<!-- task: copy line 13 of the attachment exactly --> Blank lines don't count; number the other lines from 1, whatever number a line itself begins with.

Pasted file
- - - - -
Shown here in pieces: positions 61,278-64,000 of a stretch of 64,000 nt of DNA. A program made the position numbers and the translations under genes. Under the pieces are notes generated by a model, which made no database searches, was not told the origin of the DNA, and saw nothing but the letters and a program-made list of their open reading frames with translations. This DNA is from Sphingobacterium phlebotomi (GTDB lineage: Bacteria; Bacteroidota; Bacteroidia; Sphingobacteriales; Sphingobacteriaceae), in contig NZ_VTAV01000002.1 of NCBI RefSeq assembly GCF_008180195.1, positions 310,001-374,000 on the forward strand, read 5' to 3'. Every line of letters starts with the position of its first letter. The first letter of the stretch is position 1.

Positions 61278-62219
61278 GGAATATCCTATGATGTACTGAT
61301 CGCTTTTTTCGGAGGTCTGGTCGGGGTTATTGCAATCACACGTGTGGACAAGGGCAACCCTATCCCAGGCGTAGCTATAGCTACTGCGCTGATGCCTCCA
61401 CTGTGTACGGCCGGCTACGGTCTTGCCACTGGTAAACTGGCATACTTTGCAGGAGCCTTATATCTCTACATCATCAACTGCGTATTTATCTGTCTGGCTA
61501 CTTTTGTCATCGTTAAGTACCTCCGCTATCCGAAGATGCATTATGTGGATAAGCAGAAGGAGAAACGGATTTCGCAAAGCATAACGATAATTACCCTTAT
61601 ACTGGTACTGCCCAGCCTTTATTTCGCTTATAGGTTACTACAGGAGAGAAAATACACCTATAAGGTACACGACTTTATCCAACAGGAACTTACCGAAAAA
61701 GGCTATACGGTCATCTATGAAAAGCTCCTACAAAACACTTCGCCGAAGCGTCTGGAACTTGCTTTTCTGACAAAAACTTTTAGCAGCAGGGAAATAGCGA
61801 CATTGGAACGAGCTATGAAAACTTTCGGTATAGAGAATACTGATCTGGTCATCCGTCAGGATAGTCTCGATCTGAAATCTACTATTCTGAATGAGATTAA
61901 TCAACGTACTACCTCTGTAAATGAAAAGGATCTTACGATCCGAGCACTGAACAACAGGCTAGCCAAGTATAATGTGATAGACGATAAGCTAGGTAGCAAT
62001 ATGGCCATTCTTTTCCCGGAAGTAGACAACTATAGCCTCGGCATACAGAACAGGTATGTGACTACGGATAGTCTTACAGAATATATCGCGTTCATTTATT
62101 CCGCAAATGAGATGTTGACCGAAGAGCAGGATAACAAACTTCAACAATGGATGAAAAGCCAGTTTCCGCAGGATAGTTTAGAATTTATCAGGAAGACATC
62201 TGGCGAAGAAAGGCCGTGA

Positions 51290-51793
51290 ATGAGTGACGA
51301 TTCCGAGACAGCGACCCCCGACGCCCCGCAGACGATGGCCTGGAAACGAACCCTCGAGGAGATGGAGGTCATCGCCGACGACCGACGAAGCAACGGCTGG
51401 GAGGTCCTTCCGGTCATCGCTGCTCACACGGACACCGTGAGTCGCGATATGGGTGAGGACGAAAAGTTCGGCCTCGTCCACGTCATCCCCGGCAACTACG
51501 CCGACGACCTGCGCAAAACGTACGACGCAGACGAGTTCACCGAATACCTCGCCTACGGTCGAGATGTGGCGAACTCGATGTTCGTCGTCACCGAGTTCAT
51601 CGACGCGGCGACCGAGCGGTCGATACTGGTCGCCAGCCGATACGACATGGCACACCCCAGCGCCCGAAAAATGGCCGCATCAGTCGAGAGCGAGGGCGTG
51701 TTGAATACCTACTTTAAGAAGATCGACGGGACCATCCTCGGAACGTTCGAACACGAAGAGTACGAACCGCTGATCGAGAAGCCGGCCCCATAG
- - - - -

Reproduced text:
62201 TGGCGAAGAAAGGCCGTGA